Further supplementary memorandum by Mr
Timothy Bush (ADT 18)
THE CLASH OF OBJECTIVES IFRS VERSUS COMPANY
LAW, AND PROBLEMS IN IMPLEMENTATION OF THE LAW
1. DTI (now BIS) advice was that notwithstanding
IFRS, UK statutory accounts should still discharge solvency obligations.
2. However, the IFRS enabling law (DTI 2004
for 2005 commencement) was drafted "true and fair (fairly
presents) in accordance" with IFRS. IFRS defines "fairly
presents" as following IFRS standards (or where not a standard,
what is in "the Framework") the problem is that the
Framework is in its objects is excluding things needed for discharge
of solvency obligations. IAS 39 in particular is at odds with
3. There was a problem of structure; of
law frustrating law, and standards themselves entirely at odds
with the law and in cases directionally wrong (eg leaving out
4. To solve the law problem, investors'
lawyers came up with an opinion questioning the form in which
IFRS had been incorporated in UK law. This led to revisions in
the Companies Act 2006, but these were only operative from April
2009. (See Hansard debate below).
5. However, even with the law adjusted to
allow overriding IFRS, beyond the limited terms IFRS itself allows,
there are no accounting standards to deliver the law. Some IFRS
are directionally at odds with discharge of solvency obligations.
Further, the FSA had used UK GAAP as the basis for prudential
returns, and substituted IFRS in its place. (See ICAEW Audit Quality
Forum below on the mismatch).
Hansard 13 July 2006, there further probing
amendments to extract whether the new true and fair view clauses
were enough, but it clearly describes concerns with a "tick
Justine Greening (Putney)
These probing amendments seek clarification
of the concept of "true and fair". One thing the Bill
does is move the auditing profession increasingly to a tick-box
approach to auditing whereby, if accounting and auditing standards
are fulfilled, the accounts and the business of the audit, as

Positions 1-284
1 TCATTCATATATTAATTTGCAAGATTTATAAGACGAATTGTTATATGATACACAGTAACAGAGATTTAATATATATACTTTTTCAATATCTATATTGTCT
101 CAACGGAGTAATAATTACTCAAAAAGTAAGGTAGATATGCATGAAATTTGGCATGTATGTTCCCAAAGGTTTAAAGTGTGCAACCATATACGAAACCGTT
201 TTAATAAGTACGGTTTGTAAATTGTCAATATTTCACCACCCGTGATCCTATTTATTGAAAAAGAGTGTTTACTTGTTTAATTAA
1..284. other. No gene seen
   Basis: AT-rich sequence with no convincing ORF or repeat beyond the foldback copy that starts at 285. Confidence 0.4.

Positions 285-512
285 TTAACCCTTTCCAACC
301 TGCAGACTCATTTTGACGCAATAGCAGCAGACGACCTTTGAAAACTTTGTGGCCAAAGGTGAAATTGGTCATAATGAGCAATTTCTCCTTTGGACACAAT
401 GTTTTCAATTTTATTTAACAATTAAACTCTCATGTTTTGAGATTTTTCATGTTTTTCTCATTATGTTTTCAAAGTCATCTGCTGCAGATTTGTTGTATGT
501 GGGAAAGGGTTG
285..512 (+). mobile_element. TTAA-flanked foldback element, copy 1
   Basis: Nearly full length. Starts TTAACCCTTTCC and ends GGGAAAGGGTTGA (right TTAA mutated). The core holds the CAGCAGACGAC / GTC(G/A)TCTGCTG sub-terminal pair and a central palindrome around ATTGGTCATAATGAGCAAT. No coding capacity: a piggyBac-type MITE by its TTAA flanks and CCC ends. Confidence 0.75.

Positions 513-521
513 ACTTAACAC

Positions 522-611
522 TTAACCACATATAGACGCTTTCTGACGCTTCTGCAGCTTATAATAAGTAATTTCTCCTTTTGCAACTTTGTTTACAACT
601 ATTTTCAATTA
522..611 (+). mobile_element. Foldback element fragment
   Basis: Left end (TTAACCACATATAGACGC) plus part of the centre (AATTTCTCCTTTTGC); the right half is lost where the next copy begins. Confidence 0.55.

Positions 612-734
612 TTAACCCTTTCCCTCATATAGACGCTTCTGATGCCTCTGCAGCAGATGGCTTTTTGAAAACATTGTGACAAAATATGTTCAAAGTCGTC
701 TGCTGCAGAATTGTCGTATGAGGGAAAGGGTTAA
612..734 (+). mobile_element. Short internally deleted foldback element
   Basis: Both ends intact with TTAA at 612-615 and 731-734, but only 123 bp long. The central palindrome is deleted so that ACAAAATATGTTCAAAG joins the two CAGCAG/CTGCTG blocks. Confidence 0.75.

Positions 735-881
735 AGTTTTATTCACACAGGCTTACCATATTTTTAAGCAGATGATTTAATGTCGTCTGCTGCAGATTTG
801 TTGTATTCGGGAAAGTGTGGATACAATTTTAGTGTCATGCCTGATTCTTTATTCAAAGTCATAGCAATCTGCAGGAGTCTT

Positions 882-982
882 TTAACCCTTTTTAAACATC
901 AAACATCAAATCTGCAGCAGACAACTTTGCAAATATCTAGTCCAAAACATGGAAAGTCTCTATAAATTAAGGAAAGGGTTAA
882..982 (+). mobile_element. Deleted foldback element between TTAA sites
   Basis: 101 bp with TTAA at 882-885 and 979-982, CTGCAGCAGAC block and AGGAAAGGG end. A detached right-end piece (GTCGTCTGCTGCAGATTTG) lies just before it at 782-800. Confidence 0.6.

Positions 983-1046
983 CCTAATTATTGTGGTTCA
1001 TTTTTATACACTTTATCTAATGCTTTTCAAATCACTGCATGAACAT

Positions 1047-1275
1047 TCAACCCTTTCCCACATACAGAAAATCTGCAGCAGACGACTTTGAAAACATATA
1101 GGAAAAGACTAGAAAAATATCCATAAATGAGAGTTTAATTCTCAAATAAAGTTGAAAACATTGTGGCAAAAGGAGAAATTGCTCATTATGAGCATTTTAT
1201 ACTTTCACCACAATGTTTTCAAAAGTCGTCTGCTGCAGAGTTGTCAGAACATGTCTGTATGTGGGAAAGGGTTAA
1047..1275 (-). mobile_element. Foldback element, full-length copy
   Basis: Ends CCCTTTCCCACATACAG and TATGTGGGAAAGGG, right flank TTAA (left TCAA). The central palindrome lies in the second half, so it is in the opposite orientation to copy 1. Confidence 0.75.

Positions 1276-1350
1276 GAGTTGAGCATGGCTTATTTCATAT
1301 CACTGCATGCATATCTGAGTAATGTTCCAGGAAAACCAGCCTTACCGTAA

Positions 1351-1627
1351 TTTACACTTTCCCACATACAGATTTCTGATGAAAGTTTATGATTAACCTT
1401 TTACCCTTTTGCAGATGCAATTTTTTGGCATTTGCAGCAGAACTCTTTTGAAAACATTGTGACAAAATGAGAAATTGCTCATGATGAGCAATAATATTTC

well as the accountants, are, by definition, deemed to be successful.
I understand that, nevertheless, the concept of "true and
fair" still underpins financial statements.
We are moving increasingly to an IAS basis
for international companies, and IAS 1 includes the concept of
fair presentation, which is not exactly the same, potentially,
as "true and fair". I understand that when this has
been debated at European Union level, "true and fair"
has predominated over even "fair presentation". Again,
it would be helpful to get clarification from the Minister that,
irrespective of the fact that all accounting and auditing standards
might have been followed, the accounts that emerge from that process
must give a true and fair view of the financial position of the
company at the date of those accounts. That must predominate,
and I would be grateful if she gave the Committee that assurance.
ICAEWAudit Purpose, Audit Quality Forum
(March 2006), recognises that accounting standards headed in different
direction to the law http://www.icaew.com/~/media/Files/Technical/Audit-and-assurance/audit-quality/audit-quality-forum/meeting-notes-2006/july-2006-audit-purpose.ashx
"The purpose of the statutory audit,
as set out in law, reflects the stewardship role and is backed
up by case law."
"The group believes that further consideration
of the potential differences between International Financial Reporting
Standards as a reporting framework and the purpose of the audit
under the current UK legal framework (and future framework) by
an appropriate forum would be helpful in understanding these differences
and what the likely implications may be."
Solution (TB comment) In an era of "following
standards", it is absolutely hazardous to have a regime of
standards that absolutely frustrate the discharge of solvency
obligations and fiduciary obligations to the members and creditors.
There needs to be a statutory basis to put the basic Companies
Act Accounting Rules back into operation to allow law to function.
(Directors of large groups will not be getting reliable subsidiary
accounts either to show their directors' discharge).
2. OUTPUT STANDARD
Company law transparency (for members) and discharge
of solvency obligations
Extant in law, but, IFRS does not deliver to
that standard (directly clashes in places).
Also, FRS 26* (ASB copy copy of IAS 39) does
not deliver to that standard either, and it is inconsistent with
the Companies Act Accounting Rules it is inferior to in law (ie
it is replicating the clash that IFRS also has with the law).